It’s no secret that today’s recruiting environment is slowing down. When you open LinkedIn, there are a lot of posts from those recently laid off or from companies announcing they have to freeze hiring. And when TA teams are downsized, it becomes more important than ever to allow remaining recruiters to become agile and productive with fewer resources. In many cases, that means they need to learn new skills they didn’t have before.
So, now more than ever, great recruiters with multiple skills and talents are invaluable for businesses looking to hire and retain top talent for the long haul. The key to doing that? Finding the balance between hiring new recruiters with needed skills, if possible, and upleveling your existing recruiters with new skills and responsibilities.
More often than not, upleveling your team is much more impactful than hiring externally—whether you’re promoting internally, cross-training, providing career advancement to high performers, or even giving one skilled team member the space and time to teach their colleagues new recruitment methods. Providing new opportunities for recruiters to grow in their careers helps them with the agility and efficiency needed in slimmer hiring situations, too.
“As recruiting leaders, we probably all know we could be doing a better job of developing ourselves and our teams,” says Byron Kendal, VP of Talent at Rokt and former Senior Talent Acquisition Leader at Better. “We often let our own development fall by the wayside while we chase aggressive goals.”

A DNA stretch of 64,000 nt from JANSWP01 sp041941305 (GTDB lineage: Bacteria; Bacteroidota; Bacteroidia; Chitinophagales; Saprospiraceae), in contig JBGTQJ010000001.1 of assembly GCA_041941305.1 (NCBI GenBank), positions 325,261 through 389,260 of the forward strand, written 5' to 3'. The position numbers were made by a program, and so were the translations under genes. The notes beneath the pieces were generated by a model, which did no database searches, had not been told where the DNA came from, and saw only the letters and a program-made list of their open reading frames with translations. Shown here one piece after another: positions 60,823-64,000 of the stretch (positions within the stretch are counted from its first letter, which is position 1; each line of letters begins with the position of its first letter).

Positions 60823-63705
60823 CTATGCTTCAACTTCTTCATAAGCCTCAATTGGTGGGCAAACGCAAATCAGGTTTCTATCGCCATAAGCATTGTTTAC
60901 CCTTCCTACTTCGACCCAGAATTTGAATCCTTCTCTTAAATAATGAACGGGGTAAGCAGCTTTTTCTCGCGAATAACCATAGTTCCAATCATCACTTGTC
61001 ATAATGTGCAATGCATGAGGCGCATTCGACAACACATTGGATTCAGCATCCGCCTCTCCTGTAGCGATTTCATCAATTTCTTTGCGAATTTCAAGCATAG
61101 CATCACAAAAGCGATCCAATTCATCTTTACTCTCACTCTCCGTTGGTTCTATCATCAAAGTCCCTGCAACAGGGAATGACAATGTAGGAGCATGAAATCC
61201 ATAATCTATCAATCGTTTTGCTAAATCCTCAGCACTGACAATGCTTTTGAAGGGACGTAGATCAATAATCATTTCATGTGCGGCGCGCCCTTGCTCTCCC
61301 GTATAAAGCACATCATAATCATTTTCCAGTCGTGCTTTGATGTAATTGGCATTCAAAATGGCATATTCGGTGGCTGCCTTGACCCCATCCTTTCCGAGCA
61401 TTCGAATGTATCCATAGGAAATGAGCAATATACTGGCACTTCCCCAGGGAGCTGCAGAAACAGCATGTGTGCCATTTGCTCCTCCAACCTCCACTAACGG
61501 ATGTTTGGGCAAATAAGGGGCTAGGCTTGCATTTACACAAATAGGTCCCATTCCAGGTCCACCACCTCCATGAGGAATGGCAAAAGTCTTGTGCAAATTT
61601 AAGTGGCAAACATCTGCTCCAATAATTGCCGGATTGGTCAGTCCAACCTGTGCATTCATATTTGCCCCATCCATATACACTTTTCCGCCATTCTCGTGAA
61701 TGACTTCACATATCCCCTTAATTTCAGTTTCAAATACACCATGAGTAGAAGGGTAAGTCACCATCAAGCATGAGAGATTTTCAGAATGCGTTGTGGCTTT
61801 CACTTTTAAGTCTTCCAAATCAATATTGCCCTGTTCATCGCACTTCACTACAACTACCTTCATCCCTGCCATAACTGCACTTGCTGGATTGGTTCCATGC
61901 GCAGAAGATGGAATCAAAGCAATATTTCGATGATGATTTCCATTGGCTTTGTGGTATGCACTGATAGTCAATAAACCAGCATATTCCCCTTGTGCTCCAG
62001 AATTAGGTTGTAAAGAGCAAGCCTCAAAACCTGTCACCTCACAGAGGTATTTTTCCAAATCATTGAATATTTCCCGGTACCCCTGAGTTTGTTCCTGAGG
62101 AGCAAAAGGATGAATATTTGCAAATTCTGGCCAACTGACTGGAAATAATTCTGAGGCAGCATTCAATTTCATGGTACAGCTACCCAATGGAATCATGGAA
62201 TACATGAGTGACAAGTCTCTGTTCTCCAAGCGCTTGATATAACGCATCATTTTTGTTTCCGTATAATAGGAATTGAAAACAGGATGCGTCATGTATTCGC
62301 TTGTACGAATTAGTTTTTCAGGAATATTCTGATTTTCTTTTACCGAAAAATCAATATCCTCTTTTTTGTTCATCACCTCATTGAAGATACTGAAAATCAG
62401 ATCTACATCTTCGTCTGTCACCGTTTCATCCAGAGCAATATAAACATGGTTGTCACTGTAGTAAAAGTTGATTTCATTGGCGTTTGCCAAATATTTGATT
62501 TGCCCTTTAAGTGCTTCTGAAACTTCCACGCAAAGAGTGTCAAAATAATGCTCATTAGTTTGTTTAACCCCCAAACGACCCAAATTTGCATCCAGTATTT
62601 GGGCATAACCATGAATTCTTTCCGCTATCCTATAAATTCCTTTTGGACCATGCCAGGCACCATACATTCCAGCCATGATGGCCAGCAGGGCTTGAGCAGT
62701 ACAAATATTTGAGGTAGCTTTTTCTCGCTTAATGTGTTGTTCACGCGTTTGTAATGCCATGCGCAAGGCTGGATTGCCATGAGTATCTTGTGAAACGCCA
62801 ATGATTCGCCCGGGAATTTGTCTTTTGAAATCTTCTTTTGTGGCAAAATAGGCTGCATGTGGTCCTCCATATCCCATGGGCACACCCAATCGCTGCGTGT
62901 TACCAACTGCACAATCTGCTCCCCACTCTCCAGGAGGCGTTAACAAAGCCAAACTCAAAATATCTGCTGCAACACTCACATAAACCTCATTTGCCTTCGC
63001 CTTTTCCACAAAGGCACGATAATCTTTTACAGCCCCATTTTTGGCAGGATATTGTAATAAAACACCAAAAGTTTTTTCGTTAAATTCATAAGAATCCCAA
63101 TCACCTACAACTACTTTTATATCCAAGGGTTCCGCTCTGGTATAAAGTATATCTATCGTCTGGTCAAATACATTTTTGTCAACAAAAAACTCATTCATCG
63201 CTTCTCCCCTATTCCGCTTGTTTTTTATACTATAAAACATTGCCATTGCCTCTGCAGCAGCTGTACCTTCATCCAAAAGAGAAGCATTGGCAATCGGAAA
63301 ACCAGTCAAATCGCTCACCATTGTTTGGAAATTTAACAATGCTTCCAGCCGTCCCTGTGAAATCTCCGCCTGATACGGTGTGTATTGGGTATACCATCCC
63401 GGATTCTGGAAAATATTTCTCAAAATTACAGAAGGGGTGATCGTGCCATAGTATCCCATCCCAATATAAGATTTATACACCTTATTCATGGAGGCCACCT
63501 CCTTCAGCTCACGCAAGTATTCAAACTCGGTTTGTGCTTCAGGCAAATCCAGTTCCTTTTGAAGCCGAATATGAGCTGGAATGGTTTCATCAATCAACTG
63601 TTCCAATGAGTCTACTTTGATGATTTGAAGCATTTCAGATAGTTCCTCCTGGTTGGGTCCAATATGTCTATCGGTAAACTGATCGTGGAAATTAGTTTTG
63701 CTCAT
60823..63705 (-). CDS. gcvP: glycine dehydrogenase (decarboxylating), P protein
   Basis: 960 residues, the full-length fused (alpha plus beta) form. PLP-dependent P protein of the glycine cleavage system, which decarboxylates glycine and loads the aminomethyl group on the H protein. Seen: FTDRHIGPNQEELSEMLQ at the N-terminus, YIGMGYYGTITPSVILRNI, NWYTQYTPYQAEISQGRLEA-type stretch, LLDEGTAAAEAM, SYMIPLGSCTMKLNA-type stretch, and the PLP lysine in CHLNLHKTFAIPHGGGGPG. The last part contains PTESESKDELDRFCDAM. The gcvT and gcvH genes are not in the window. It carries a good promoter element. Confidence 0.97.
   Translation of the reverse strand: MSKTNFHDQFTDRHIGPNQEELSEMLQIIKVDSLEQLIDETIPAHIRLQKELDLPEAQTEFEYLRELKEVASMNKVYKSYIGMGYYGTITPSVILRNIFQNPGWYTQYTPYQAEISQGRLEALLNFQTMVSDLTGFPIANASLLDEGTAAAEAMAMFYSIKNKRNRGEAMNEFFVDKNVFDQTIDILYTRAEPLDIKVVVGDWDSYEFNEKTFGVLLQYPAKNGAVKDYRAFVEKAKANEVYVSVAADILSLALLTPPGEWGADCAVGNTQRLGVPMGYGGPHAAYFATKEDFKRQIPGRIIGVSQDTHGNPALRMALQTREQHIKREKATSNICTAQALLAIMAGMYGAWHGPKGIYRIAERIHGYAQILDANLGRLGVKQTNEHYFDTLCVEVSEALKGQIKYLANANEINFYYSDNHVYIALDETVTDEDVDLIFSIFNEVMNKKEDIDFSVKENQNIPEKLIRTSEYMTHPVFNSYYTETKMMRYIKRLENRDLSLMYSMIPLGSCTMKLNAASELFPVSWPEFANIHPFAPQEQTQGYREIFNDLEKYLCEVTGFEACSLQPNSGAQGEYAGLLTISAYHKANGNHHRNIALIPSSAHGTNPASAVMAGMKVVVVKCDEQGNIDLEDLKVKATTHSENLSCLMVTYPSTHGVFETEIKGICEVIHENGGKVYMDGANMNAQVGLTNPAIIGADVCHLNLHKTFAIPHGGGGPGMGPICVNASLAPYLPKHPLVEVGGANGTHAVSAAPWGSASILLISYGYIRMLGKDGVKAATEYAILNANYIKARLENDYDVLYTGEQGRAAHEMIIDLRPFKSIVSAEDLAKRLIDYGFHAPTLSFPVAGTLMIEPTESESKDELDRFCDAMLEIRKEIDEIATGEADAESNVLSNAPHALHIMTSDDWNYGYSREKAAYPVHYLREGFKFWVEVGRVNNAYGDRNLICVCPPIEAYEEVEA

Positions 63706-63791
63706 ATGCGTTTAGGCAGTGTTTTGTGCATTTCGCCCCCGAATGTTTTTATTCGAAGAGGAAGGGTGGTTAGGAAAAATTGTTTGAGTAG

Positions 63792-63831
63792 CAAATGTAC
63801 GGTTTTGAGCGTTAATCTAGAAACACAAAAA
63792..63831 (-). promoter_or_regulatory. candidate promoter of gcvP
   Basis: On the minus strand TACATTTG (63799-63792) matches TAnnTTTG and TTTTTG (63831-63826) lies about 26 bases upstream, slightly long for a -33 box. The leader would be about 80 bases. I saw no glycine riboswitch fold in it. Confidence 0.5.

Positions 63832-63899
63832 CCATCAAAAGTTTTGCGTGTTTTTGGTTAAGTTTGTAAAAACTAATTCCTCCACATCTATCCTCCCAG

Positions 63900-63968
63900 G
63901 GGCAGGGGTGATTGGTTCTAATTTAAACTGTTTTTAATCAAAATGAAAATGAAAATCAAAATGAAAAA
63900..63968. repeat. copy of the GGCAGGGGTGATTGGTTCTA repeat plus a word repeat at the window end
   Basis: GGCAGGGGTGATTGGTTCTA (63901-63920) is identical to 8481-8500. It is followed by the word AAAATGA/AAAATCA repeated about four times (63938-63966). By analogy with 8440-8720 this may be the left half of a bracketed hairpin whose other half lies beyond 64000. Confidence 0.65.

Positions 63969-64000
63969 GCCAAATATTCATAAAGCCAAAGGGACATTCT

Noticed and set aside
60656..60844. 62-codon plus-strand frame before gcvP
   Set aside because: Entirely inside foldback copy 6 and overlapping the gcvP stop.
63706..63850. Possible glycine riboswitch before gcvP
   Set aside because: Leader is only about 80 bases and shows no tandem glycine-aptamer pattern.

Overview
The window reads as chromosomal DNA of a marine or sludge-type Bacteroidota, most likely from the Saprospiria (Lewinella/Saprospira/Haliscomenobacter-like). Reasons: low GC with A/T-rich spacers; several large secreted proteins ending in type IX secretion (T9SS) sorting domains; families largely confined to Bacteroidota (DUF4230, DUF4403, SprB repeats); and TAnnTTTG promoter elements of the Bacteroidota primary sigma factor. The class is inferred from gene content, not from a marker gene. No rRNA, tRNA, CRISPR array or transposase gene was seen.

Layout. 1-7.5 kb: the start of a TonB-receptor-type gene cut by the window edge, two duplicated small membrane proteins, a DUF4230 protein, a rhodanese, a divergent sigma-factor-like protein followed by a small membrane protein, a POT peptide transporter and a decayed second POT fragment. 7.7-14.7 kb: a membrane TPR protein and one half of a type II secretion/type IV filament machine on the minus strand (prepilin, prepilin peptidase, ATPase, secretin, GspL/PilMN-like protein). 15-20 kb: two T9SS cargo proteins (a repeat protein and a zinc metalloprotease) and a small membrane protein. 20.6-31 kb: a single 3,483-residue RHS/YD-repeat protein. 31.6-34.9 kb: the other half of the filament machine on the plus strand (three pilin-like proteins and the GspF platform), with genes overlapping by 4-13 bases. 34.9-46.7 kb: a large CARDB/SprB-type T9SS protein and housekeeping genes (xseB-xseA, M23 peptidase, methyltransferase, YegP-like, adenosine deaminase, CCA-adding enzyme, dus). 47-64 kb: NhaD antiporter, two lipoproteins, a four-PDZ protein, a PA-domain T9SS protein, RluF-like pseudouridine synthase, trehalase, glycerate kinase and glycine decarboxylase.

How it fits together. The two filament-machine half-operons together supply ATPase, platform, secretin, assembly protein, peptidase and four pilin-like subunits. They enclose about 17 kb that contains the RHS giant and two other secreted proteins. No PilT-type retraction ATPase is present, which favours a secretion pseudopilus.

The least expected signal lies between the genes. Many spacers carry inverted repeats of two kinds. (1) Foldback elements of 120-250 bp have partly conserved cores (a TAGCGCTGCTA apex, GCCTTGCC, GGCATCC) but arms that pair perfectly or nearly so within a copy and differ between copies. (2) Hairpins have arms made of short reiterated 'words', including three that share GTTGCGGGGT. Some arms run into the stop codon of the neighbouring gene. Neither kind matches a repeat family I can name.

But with everything your team already handles on a day-to-day basis, do you really have time to invest in training? We think so. Read on to learn:
- Why it pays to invest time and money into training and coaching your recruiters
- How to build an effective training program
- When you should upskill versus make new hires
Why it pays to invest in training & coaching your recruiters
To put it simply, strengthening your TA team’s skills benefits the entire company—especially when business is tight. When recruiters become more skilled at what they do, there can only be positive ripple effects in every department they touch. Companies see improved retention rates with both recruiters and the employees they hire, improved productivity and job satisfaction, and a better candidate experience for everyone, even those ultimately not hired.
Investing in a training and coaching program—and facilitating an environment where everyone constantly learns from each other—requires support from management and executives. Especially for junior and associate recruiters, the thing standing in the way of their advancement is the outdated, ingrained thinking from years past: “Good talent shouldn’t be held back for a year just because they were given that job. That relationship is not a productive one. The more modern approach is finding good talent in the business and finding new opportunities to develop people. We owe it to ourselves to be better at what we do,” says Byron.